To help its customers better understand how its collaborative robots can be used for a range of applications, Universal Robots A/S last week hosted an open house at The Robert E. Morris Co.’s facility in Dover, N.H.
“A lot of people see our Universal Robots moving around with a gripper or picking up a part in our standard demos,” said Austin Brais, New England business development manager at Universal Robots. “This really gives a breadth of all the different applications you can automate. It’s not always just pick-and-place tasks.”
The Odense, Denmark-based company decided to host the open house at Robert E. Morris’ facility because it is a partner of Universal Robots. Robert E. Morris is a machine tool distributor and sells CNC machines and other industrial equipment, said Mike Locke, productivity specialist at the Morris Group. Its other partners include Tsugami, Okuma, Trumpf, Geminis, Soraluce, Momentum, Velocity, National, MP Systems, Chevalier, and Desktop Metal.
Morris teamed up with Universal Robots two years ago as more of its customers requested automated systems in response to the pandemic.
“It’s excellent pairing—– putting robots on CNC machines,” he said. “It’s just an excellent partnership having robots on board to help serve our customers and what they need to do.”
Here’s a look at some companies we saw showcasing interesting cobot use cases.
Welding is a hot application
At Vectis Automation’s booth, Sam Eckdahl showed off his company’s welding and plasma cutting end-of-arm tools (EOAT). He said it takes years of practice for a welder to become a master of his craft. With the use of robots, companies can get that precision in less time.
“It is extremely difficult and takes a long time to get proficient at welding, at least to the point where you can make a career out of it,” Eckdahl said. “I’m not a welder by any means, but I can make the robot put down some very pretty wells.”
During the open house, Vectis’ cobot was emulating the motions of welding from a variety of angles.
The Loveland, Colo.-based company also has a plasma-cutting deployment option. It sells its products as integrated systems and includes EOAT and a UR cobot.
Echdahl said Universal Robots has done a lot to reduce the stigma around using cobots for a variety of tasks.
“What Universal Robots has done as a company has proven that these are industrial robots,” he said.
A flexible multi-tool mount helps measure and pick
Newscale Robotics manufactures grippers and multi-tool mounts. Fred Haas, sales manager at Newscale Robotics, said what sets the company’s grippers apart is that they can not only pick things up, but they can also measure.
“We automate manual gauging,” he said. “Our whole take on this is that once you manufacture a part, you have to inspect it. If you’re spending 40 hours-plus a week inspecting a part, we’ll help to automate that process so the person can be more productive doing other things.”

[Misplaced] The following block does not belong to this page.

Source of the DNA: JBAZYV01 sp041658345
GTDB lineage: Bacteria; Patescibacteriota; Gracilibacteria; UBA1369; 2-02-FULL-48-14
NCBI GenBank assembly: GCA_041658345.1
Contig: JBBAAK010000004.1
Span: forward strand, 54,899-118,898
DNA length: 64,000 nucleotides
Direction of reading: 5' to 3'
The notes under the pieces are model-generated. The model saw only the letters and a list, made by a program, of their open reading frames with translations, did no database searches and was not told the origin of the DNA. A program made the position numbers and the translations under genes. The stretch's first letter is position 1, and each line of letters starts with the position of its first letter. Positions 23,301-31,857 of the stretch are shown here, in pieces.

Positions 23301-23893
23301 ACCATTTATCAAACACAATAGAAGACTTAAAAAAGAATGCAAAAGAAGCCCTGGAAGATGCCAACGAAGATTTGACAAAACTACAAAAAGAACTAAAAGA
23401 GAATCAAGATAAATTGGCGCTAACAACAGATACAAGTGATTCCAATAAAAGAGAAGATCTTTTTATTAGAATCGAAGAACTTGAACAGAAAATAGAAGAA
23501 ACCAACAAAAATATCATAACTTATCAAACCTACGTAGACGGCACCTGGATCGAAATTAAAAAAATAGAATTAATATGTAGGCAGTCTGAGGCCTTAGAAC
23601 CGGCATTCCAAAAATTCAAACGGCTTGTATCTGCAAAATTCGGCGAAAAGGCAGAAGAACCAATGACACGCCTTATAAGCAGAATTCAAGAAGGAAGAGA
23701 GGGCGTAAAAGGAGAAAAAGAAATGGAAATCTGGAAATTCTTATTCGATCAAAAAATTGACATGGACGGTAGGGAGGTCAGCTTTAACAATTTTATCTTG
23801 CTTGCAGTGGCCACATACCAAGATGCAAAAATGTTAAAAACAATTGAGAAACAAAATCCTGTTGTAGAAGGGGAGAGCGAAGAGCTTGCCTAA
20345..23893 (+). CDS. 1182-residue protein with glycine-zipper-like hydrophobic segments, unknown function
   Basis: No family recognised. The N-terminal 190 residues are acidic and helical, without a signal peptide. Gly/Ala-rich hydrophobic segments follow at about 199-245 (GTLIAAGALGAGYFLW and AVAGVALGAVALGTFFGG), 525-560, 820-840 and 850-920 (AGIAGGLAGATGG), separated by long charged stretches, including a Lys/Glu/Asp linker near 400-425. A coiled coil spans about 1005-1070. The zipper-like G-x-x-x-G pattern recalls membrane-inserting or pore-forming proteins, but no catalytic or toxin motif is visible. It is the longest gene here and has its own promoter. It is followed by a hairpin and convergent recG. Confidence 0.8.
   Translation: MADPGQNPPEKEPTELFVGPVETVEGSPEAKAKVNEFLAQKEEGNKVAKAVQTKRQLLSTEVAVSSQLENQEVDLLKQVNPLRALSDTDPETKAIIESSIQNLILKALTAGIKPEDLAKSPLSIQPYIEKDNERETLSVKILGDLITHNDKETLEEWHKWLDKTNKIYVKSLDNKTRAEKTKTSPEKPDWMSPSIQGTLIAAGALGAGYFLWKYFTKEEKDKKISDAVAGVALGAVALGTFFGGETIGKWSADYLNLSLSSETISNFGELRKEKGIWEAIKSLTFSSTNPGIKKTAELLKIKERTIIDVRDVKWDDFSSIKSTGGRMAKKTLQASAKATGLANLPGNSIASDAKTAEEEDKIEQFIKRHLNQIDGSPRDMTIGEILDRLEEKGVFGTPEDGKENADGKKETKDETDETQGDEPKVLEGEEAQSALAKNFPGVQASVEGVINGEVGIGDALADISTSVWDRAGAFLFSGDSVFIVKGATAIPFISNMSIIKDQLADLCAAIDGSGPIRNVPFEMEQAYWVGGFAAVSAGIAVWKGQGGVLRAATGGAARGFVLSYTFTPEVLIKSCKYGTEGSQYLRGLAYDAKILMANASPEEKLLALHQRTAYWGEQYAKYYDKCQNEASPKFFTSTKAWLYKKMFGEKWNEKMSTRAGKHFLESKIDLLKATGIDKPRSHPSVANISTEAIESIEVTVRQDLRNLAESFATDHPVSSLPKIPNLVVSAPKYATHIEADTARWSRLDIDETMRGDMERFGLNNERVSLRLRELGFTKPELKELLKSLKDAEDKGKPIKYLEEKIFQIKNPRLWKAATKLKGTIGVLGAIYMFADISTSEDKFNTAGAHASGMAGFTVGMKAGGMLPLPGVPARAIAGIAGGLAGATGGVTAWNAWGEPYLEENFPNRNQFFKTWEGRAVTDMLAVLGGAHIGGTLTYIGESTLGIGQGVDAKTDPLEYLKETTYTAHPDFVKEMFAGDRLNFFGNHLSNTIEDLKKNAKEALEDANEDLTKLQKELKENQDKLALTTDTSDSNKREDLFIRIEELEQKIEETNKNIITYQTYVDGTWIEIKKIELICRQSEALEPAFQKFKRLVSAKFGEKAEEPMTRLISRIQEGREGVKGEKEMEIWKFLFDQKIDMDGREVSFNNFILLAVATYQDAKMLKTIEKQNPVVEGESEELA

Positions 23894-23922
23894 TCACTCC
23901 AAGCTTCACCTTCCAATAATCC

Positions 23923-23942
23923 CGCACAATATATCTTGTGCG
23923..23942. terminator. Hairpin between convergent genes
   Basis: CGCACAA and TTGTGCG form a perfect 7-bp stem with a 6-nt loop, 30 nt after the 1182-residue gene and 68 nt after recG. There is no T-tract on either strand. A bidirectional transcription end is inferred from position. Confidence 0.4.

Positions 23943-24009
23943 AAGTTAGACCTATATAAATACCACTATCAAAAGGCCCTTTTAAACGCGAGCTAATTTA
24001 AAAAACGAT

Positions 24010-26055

The company is a certified Universal Robots systems integrator, Haas added.
At its booth, Newscale Robotics demonstrated a handful of its grippers in action. One picked pieces of equipment from a conveyor belt. The others were set to measure the height and diameter of the objects.
The company sells a range of gauging workstations. The workstations include a UR cobots, standard gauges, Newscale’s smart grippers and calipers, and its easy-to-use software built on Universal Robots’ platform.
Cobots find use for metal and sheet fabricators
Josh Mayse, vice president at Mid Atlantic Automation, said his company focuses on providing services for the sheet metal industry, with press brake tending being its biggest application.
The company spun out of Mid Atlantic Machinery earlier this year and sells the Robotic Modular Fabricator Package. The package is comprised of a UR10e robot arm, a Trumpf press brake, and the company’s patented gripping technology.
Mayse said Mid Atlantic Automation has deployed 15 of the fabricator packages and 20 of them sold.
He noted that the cobot is “a great base platform for so many things.” Mayse mentioned the food industry and how cobots have even been used to decorate cakes.
“You can do anything with these robots,” he said. “I really think you are going to see more and more applications.”
When compared with industrial automation, he added, cobots have “a lower cost of implementation and just an overall easier user experience.”
Mid Atlantic Automation.
About the Author
Cesareo ContrerasCesareo Contreras was associate editor at Robotics 24/7. Prior to working at Peerless Media, he was an award-winning reporter at the Metrowest Daily News and Milford Daily News in Massachusetts. Contreras is a graduate of Framingham State University and has a keen interest in the human side of emerging technologies.
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Mike Locke, productivity specialist at the Morris Group, explains to a customer how Universal Robots' cobot works within a Okuma system.
Universal Robots believe that automation is for everyone. Collaborative robotic technology can be used to benefit all aspects of task-based businesses – no matter what their size.
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